2019 November 10: Flowers
“The Harmony of Flowers” Zeitler [PIANO]
"Immortal, Invisible God Only Wise"
The title of this week’s prelude was inspired by poetry by Christopher Smart (1722-1771).
Christopher Smart was born to a moderately well-to-do family in England. When he was 11 his father died, and their estate had to be sold to pay off debts with not much left over. Wealthy relatives provided haven for the surviving Smart family, and Smart ended up attending Pembroke College where he helped defray expenses by waiting on the "Fellows’ table" and other suchlike menial tasks.
He was an accomplished Latinist, however, and earned both income and reputation by writing poetry in Latin and translating poetry by Alexander Pope into Latin (!) – in addition to his English efforts including a poetic translation of the Psalms. At age 27 he moved to London to seek his literary fortune, achieved some success, married and had two children. Sadly, outgo chronically exceeded income (in part due to the standard of living to which he wanted to become accustomed), and the strain of overwork finally overcame him.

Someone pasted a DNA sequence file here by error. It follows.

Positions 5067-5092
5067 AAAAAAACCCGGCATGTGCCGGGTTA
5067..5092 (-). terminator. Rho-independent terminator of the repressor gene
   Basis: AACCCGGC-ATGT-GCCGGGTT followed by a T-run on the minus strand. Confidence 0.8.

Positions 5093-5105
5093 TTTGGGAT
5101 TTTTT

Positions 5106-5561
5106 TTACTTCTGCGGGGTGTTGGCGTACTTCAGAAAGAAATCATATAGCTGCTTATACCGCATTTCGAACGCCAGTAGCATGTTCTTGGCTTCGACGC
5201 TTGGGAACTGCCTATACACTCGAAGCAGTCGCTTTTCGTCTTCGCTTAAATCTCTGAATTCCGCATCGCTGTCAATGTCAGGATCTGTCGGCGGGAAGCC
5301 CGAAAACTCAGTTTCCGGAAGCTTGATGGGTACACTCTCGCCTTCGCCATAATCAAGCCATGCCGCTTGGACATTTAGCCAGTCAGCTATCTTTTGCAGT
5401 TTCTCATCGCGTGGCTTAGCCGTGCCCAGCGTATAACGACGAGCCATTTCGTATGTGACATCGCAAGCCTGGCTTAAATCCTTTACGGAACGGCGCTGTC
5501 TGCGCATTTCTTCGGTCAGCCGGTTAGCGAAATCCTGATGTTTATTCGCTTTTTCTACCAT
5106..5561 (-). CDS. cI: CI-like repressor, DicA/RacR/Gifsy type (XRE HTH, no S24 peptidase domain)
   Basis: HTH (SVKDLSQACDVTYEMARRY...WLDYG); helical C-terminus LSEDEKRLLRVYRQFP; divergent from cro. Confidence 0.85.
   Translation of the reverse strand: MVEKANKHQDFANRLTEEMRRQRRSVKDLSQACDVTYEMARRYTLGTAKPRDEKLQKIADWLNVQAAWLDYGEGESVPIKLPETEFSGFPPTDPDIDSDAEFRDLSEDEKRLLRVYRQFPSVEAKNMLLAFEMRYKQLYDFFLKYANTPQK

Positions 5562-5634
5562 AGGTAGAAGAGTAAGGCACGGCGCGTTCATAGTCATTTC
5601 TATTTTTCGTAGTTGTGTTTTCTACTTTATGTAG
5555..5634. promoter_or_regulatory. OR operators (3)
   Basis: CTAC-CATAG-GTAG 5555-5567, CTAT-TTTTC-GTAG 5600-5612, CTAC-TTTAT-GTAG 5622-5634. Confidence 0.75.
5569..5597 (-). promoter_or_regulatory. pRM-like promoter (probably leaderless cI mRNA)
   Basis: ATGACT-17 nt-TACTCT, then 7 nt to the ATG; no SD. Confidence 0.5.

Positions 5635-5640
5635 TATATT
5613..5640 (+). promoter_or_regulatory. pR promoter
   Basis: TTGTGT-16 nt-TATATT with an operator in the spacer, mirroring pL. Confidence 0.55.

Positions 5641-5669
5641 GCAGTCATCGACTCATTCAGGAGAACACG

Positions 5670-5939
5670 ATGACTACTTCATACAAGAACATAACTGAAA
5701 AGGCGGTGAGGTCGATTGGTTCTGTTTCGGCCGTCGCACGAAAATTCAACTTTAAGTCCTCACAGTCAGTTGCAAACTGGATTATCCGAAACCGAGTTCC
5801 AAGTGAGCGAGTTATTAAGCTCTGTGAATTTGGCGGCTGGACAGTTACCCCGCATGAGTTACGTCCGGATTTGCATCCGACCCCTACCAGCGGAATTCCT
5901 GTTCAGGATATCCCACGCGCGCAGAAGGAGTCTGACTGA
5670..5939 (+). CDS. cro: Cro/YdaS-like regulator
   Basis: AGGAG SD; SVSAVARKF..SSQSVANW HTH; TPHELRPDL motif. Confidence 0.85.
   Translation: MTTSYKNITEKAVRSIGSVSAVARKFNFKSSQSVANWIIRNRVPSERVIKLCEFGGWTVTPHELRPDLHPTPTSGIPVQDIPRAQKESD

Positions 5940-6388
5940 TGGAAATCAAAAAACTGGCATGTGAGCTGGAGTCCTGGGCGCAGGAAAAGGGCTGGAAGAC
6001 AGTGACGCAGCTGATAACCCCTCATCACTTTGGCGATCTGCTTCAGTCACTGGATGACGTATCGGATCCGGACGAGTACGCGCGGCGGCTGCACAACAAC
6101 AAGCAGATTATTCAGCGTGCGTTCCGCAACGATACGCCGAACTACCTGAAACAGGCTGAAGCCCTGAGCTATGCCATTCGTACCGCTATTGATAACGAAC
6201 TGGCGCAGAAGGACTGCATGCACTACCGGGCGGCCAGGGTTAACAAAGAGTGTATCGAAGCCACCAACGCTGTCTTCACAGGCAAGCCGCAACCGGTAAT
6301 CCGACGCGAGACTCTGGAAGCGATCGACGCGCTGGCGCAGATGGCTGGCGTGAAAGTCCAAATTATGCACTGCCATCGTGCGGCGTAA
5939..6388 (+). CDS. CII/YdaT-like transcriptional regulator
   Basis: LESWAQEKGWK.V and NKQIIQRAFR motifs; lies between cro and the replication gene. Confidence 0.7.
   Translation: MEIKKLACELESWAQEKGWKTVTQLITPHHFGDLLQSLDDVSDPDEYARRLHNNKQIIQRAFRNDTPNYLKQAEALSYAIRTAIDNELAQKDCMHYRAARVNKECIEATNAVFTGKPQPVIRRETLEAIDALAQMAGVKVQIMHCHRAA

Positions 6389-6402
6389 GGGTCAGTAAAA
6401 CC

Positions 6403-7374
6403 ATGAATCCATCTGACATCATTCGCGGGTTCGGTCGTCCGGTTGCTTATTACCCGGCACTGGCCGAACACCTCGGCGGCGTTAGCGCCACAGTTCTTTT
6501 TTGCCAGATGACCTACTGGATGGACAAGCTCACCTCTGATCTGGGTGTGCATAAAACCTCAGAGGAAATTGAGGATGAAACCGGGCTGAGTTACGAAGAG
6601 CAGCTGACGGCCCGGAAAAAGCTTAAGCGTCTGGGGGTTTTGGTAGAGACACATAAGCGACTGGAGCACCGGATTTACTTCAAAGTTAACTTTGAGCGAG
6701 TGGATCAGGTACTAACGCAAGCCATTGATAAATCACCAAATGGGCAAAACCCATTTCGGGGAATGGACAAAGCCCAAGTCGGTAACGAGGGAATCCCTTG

In 1757 he was admitted to St. Luke’s Hospital for the insane, diagnosed with cyclothymia (a kind of bipolar disorder) — Smart’s most conspicuous symptom was a compulsion to pray loudly in public at any time or place. Due to his docile demeanor he was allowed books, pen and paper, and wrote much of his poetry while confined. (His wife left with his children for Ireland never to be seen by Smart again.) He spent the rest of his life in and out of asylums and chronically in debt – until the end when he was released from the asylum only to be put in debtor’s prison where he died at age 49.
Here are a few lines from his poem “Of Flowers”:
For there is a language of flowers.
For elegant phrases are nothing but flowers.
For flowers are peculiarly the poetry of Christ.
For flowers are musical in ocular harmony.